Attending networking events costs money that comes from your marketing budget.  As a business owner, you want to maximize your return on that investment. So now I want to teach you how defining a target market helps you achieve this.

To get the most out of your networking efforts, you need to be able to define your target market into specific niches.  Then you need to transfer that information to your referral partners so they know whom to introduce you to.  This is a relatively simple concept, right? But many business owners fail to see the value in defining a target market and continually market themselves to, say, someone who takes holidays, or anyone who needs insurance, or business owners who need a website.  I don’t mean to burst your bubble, but these examples are too large for the average person to conceive. Additionally, all the little niche groups within these examples respond to different pressures in life so marketing to all of them in the same fashion is likely to yield low conversion rates and that wastes your marketing budget.  When you spend money on marketing, you want the highest level of return possible. By defining your target market and specifically talking to them as though they are the only people in the room, you’ll make that happen. Why?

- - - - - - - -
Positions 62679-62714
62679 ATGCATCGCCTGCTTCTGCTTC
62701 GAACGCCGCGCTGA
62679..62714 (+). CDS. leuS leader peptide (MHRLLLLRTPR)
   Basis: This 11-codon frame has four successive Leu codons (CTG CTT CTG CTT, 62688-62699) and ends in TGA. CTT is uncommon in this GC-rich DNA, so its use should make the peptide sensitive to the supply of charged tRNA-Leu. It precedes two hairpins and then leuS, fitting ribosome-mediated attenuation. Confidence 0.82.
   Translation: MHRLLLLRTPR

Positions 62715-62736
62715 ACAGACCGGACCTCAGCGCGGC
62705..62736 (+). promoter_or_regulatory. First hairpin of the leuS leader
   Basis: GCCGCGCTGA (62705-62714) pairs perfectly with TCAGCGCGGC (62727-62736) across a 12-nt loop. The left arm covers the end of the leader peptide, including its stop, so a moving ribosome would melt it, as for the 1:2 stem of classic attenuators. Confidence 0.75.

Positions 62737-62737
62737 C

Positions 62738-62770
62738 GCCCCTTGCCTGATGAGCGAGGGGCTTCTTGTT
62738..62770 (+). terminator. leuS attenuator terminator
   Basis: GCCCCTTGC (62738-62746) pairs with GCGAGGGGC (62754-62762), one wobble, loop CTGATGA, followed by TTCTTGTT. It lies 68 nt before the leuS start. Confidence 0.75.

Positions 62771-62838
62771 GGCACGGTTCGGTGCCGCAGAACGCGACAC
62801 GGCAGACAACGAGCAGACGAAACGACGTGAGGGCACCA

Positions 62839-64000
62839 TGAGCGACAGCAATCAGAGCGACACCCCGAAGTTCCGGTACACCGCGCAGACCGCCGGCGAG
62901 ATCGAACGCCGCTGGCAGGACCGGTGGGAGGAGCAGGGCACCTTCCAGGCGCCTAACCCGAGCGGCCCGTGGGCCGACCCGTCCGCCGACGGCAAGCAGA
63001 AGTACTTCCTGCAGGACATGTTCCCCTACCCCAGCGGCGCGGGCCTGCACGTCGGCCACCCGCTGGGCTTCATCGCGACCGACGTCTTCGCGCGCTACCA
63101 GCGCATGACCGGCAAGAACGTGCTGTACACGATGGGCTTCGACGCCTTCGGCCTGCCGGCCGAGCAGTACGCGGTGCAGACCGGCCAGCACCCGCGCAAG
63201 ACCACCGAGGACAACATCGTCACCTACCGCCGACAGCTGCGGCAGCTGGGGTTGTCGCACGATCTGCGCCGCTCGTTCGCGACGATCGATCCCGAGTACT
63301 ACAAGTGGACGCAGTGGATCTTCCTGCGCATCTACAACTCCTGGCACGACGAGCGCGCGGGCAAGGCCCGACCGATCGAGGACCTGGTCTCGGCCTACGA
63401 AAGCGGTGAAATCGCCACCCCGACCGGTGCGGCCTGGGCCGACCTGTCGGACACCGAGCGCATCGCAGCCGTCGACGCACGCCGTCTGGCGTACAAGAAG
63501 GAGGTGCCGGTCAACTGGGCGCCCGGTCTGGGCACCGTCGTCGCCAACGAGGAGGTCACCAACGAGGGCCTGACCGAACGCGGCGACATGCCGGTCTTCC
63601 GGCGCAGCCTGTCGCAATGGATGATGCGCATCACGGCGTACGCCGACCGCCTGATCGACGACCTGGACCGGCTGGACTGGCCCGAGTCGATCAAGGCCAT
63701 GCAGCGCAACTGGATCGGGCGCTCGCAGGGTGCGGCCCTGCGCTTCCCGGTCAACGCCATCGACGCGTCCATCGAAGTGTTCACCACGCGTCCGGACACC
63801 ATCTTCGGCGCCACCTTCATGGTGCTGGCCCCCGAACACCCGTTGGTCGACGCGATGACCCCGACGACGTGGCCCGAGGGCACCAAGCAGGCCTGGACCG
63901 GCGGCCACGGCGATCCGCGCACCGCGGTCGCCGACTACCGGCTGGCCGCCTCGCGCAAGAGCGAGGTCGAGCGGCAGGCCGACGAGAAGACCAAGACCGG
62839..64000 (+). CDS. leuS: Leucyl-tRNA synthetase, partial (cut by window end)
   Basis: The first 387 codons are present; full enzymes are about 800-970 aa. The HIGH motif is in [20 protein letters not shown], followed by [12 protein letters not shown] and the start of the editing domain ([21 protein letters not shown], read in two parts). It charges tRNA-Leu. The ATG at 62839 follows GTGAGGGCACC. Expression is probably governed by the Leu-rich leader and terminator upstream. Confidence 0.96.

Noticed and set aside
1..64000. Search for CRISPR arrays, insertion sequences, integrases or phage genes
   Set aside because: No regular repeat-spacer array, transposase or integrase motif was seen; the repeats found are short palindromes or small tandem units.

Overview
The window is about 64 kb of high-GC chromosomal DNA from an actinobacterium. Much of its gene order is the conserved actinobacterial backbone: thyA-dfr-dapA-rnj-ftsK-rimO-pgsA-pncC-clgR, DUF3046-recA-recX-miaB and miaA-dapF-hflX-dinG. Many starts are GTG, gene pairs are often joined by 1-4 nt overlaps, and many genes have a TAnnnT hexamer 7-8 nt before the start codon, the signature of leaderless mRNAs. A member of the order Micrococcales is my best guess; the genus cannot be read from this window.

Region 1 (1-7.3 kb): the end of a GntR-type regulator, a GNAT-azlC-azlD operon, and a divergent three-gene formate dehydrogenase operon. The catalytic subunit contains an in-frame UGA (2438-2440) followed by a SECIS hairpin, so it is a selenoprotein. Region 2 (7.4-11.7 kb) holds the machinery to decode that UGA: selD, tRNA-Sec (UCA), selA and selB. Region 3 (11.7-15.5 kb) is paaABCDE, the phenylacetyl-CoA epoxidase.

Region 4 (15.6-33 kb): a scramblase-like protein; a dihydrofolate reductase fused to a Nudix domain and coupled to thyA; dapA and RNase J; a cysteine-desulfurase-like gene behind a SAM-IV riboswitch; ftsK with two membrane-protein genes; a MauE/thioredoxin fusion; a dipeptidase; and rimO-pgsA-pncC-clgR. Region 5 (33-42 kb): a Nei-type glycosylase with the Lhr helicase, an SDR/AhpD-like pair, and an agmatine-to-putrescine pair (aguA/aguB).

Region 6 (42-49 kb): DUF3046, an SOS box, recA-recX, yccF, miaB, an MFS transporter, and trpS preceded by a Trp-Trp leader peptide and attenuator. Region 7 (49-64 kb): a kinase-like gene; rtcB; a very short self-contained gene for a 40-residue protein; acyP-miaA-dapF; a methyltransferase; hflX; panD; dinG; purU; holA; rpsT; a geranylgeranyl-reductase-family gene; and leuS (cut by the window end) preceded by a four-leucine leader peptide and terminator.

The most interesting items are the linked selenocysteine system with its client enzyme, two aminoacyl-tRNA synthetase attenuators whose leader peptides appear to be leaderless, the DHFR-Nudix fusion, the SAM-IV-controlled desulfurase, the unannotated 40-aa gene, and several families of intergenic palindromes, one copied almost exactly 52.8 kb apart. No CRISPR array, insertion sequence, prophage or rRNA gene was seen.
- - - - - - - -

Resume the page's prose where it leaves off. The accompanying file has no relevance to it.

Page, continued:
*Because it makes them feel important.  
*It makes them feel like you’re talking to them and them alone.  
*It lets them know you understand their issues.  
*Importantly, it makes them see you can solve their specific problems.  

Let’s face it, if you’re trying to appeal to everyone, then you must communicate in generalities and this misses a vital piece of the puzzle – general communications don’t create high levels of engagement and that means your message is lost in the noise.  Instead of connecting with your message, people think it doesn’t apply to them. So be specific and cut through the noise.